After months of delay, a new judge has been appointed and a tentative trial date has been set for the five-year case involving Kolter Signature Homes, whose contractors allegedly performed sub-standard architecture, engineering and construction work at San Matera at the Gardens, located just off PGA Boulevard in Palm Beach County.
Newly appointed judge Cheryl Caracuzzo, who was appointed to hear the case last Friday, has said she will set a trial date for September 2016.
The long-running case has left many of the condo owners at the 676-unit complex saying they are unable to sell their homes. The San Matera Condo Association said it has already spent about $1.5 million on repairs and is seeking about $40 million in damages to repair structural defects that it said were largely hidden from view when the owners bought their units, because shoddy work was largely hidden behind exterior walls or in roof areas.
David Haber, of Haber Slade, the Miami-based firm that is representing the San Matera Condo Association, welcomes Judge Caracuzzo’s appointment and a trial date, he said. “My experience tells me that unless they have a trial date they have no incentive to settle,” Haber told The Real Deal.
Haber said the case is complicated because Kolter Signature Homes no longer exists, but has been reorganized behind what he calls a “shell company.” Court documents list the Grand at Palm Beach Gardens, a Delaware-based corporation, as a defendant in the case. The Palm Beach office of Greenburg Traurig, which is listed in court documents as representing the defendant, did not respond to a request for comment from TRD. There are more than 30 other defendants, mostly contractors or sub-contractors, and more than 30 lawyers involved in the case, making it one of the costliest and longest in Palm Beach County.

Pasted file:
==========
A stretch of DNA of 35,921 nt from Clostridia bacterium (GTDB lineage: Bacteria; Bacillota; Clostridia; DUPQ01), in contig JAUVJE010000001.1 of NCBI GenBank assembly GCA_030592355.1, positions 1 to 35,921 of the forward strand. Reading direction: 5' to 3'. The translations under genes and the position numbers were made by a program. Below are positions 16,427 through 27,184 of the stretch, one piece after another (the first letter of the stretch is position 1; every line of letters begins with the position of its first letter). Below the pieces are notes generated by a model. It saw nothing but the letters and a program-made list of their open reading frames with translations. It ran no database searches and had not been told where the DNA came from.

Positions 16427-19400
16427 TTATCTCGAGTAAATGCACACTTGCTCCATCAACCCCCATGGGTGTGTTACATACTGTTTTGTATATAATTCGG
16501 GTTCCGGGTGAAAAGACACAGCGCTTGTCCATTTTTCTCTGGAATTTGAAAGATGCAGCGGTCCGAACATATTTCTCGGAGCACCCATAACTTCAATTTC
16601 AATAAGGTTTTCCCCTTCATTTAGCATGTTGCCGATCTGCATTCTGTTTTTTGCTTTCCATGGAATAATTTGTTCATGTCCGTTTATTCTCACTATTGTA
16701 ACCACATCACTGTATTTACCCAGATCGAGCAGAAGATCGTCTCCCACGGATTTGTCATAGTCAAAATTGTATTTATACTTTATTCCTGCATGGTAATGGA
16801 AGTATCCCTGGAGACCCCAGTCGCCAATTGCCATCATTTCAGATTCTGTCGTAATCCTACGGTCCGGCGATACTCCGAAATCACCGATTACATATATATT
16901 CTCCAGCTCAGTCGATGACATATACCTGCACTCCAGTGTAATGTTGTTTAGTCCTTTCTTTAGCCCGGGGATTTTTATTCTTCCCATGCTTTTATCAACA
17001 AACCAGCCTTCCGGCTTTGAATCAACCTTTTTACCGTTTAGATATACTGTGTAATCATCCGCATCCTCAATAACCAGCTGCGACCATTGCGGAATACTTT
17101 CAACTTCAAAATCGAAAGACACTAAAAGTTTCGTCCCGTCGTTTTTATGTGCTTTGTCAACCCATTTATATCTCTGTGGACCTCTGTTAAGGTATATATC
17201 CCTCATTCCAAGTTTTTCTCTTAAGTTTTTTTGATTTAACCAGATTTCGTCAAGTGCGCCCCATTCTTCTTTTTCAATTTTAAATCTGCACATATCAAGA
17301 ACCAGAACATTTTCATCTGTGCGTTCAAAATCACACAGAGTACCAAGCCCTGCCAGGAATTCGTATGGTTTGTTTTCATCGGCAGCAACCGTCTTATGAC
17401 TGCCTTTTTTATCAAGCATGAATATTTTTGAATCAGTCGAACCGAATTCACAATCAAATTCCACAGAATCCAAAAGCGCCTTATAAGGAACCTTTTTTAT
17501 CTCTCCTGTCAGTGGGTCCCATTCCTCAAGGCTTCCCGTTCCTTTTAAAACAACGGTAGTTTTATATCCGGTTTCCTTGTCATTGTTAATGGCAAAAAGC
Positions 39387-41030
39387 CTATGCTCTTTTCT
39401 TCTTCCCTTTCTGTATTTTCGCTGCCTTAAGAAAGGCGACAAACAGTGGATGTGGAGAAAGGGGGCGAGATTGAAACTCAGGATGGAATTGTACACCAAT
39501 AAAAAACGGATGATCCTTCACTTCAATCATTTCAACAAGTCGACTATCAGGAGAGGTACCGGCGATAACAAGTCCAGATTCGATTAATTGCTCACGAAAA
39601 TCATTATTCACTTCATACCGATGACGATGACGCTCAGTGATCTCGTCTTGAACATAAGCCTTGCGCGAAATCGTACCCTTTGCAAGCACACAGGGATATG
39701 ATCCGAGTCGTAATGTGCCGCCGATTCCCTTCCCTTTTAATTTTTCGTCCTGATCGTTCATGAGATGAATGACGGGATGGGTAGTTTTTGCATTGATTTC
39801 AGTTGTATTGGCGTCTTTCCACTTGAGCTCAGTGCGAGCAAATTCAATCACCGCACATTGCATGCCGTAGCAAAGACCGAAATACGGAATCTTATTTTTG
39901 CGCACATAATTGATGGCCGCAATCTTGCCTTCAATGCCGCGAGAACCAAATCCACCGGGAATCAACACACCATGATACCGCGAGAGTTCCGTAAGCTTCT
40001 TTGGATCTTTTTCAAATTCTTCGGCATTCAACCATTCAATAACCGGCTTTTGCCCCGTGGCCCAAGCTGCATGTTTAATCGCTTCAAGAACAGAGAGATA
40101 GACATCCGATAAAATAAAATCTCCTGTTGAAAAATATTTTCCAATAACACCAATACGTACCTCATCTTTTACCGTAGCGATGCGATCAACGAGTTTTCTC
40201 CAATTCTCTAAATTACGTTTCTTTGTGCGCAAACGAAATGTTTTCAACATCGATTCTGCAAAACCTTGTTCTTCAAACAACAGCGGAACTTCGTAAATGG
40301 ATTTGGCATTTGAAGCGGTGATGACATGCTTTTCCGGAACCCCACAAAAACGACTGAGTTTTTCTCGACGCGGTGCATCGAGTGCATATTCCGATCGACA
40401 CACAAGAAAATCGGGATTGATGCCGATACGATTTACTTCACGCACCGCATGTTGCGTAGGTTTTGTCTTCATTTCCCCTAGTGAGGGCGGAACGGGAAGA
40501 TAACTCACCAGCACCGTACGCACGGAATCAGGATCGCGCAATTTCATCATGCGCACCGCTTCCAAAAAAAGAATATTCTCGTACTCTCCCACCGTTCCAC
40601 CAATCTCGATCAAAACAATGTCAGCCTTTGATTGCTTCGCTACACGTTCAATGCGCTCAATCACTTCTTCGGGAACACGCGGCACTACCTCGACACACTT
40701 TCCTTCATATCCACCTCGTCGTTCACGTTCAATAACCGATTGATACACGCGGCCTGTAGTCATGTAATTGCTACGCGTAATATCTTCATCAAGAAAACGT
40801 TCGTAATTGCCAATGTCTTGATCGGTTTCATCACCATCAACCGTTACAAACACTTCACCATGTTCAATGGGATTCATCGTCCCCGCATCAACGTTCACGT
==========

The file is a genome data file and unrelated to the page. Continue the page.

It could also be one of the last once new legislation passed by Florida’s legislature goes into effect on July 1 of this year. The new law, known as CS/HB 501, will limit the time period during which court actions can be brought in cases of design, planning or construction defects to seven years — down from the current ten year limit.
Haber said the new law will be a problem for condo owners in the state of Florida because it sometimes takes years for an association to take over a condo from a developer after a certificate of occupancy has been issued. In many cases, he said defects are found only after the litigation process has been underway for several years, so the new law could leave condo owners who find multiple defects like those at San Matera without enough time to pursue developers in court to recover damages.